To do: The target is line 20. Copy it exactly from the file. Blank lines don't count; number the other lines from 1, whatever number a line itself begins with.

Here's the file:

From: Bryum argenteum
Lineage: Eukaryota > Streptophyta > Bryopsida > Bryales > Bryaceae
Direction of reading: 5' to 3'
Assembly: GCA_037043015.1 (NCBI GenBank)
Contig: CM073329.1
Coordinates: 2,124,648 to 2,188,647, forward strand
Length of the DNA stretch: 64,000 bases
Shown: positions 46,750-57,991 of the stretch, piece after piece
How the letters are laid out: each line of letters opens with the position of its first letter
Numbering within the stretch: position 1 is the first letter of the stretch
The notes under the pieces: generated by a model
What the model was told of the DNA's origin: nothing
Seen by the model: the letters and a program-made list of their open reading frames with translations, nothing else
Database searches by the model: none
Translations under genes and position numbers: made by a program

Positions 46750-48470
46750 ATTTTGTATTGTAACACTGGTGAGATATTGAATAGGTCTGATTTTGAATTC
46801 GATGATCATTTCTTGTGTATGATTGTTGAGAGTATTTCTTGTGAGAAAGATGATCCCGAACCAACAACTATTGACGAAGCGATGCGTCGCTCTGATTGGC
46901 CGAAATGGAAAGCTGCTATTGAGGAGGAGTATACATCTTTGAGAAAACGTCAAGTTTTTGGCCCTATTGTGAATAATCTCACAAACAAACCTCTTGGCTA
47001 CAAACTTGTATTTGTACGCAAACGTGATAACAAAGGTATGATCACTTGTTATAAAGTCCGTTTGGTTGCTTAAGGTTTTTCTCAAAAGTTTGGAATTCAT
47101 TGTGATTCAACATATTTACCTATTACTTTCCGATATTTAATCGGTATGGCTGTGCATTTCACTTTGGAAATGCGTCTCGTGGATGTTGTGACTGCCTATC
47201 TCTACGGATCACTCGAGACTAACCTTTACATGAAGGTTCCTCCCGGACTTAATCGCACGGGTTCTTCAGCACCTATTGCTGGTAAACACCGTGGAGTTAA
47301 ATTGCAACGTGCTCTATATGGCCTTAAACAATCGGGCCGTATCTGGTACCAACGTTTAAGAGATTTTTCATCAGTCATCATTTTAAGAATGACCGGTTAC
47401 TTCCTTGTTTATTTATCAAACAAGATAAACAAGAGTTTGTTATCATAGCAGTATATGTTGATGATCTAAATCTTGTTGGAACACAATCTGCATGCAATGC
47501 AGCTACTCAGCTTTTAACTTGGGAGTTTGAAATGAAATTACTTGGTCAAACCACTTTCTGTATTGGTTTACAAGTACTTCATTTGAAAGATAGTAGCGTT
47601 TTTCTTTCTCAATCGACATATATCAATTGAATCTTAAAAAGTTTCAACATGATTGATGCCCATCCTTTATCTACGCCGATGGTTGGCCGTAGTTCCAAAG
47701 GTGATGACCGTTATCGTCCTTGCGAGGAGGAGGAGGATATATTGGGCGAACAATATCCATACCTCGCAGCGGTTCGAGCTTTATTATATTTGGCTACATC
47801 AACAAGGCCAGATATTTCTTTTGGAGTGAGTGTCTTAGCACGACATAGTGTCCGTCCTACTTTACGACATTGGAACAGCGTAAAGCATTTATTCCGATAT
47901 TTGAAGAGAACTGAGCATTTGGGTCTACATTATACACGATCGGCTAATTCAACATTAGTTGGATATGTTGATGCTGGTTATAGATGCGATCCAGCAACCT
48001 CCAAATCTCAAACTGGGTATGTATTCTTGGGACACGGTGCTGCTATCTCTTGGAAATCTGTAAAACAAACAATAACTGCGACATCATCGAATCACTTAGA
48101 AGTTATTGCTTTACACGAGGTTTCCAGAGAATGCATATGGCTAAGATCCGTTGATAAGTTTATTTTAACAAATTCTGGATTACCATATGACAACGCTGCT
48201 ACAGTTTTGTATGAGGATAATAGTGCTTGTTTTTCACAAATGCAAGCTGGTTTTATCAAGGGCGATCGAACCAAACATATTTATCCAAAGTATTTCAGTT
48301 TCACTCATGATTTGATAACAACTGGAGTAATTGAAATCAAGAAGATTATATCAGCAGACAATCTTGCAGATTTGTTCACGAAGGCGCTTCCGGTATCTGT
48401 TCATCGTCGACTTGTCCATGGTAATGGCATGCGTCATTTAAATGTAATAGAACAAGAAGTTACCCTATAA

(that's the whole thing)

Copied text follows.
47001 CAAACTTGTATTTGTACGCAAACGTGATAACAAAGGTATGATCACTTGTTATAAAGTCCGTTTGGTTGCTTAAGGTTTTTCTCAAAAGTTTGGAATTCAT